Most smokers probably know that their habit compromises their health and that of those inhaling their smoke. The tobacco industry is supplying alternatives to cigarettes — e-cigarettes and vaporisers — as a safer alternative that does not reduce their profits.

But the jury is still out on how healthy the electronic alternatives are.

Nicotine is a highly addictive parasympathetic nervous system stimulant, and the foremost reason for cigarette addiction is its dopamine reward feedback when smokers light up.

The compound hydrogen cyanide is found in cigarettes. According to the National Centre for Biotechnology Information, "cyanide is used in a number of industries and is found at low levels in the air from motor vehicle exhausts. Cyanide is extremely toxic to humans".

Chronic (long-term) inhalation exposure of humans to cyanide results primarily in effects on the central nervous system, it says. Other effects in humans include cardiovascular and respiratory effects, an enlarged thyroid gland and irritation to the eyes and skin.

Another compound in cigarettes is dimethylnitrosamine (DMN). The British Journal of Cancer reports that studies were done on hamsters injected with DMN which "induced malignant haemangioendotheliomata of the liver and kidney, hepatocellular carcinomata, and, in one animal, a cholangiocellular carcinoma".

Malignant haemangioendotheliomata is tuberculosis, hepatocellular carcinomata is cancer caused by the destruction of liver cells, and cholangiocellular carcinoma is a cancerous bile duct tumour. Other carcinogenic compounds in cigarette smoke include carbon monoxide, lead, arsenic and quinoline.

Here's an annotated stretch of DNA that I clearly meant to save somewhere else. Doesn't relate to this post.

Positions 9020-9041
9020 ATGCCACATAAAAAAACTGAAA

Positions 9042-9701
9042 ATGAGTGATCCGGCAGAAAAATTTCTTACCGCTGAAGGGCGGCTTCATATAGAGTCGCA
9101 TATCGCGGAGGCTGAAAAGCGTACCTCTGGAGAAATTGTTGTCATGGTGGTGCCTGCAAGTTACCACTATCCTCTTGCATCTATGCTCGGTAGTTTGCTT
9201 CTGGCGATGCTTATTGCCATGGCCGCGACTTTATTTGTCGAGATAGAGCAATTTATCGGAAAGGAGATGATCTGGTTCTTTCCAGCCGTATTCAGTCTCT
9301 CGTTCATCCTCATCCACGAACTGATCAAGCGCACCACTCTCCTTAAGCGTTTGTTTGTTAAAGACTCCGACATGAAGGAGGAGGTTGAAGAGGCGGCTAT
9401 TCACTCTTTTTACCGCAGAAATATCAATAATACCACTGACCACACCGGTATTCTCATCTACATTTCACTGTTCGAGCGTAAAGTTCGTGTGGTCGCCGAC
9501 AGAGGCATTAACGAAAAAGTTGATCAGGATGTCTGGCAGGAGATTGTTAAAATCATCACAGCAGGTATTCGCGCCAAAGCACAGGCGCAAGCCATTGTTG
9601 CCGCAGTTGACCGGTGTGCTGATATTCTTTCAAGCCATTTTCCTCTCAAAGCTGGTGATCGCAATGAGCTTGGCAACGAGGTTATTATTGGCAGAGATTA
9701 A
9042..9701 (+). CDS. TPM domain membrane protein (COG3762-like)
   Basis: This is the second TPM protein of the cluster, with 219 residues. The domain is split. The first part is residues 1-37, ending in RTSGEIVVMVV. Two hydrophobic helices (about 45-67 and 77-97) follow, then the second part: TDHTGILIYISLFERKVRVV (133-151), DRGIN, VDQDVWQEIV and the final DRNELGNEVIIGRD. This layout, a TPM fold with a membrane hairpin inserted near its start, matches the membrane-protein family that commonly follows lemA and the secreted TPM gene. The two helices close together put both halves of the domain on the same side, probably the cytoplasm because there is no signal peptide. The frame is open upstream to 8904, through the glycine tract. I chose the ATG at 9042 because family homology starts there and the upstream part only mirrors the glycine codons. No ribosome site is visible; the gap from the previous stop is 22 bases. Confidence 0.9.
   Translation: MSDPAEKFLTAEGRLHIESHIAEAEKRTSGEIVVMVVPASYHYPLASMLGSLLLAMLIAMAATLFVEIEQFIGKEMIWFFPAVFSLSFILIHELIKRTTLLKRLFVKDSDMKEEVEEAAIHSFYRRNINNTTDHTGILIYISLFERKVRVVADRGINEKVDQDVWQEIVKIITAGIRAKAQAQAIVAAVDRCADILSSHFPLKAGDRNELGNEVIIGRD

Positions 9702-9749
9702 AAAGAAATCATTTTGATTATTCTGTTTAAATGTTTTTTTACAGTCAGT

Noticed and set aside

The US Environmental Protection Agency, the US National Toxicology Programme, the US surgeon-general and the International Agency for Research on Cancer have classified secondhand smoke as a known human carcinogen, with about 3,000 lung cancer deaths a year among nonsmoking adults in the US as a result of exposure.

The US surgeon-general estimates that living with a smoker "increases a nonsmoker’s chances of developing lung cancer by 20% to 30%", with some research suggesting that "secondhand smoke may increase the risk of breast cancer, nasal sinus cavity cancer and nasopharyngeal cancer in adults; and increase the risk of leukemia, lymphoma and brain tumours in children".

The Royal College of Physicians says vaping "is unlikely to exceed 5% of the harm from smoking tobacco", and the Cancer Organisation says that most of the harmful chemicals come from "the burning of tobacco leaves" — which are not used in vaporisers and e-cigarettes.

But "popcorn lung" can be a result of electronic smoking.

This references a popcorn factory in Missouri in the 1990s, where several workers suffered irreversible lung damage called bronchiolitis obliterans from the same artificial flavourings used in vaporisers and e-cigarettes.

However, the workers at the popcorn factory inhaled massive quantities of the chemicals diacetyl and acetyl propionylin in powdered form, so the risk factor for the lung condition is not yet measurable in e-liquids.

Formaldehyde is another toxic substance present in electronic smoking devices, but is only dangerous in high concentrations when most or all of the e-liquid has been used and the smoker takes a "dry puff".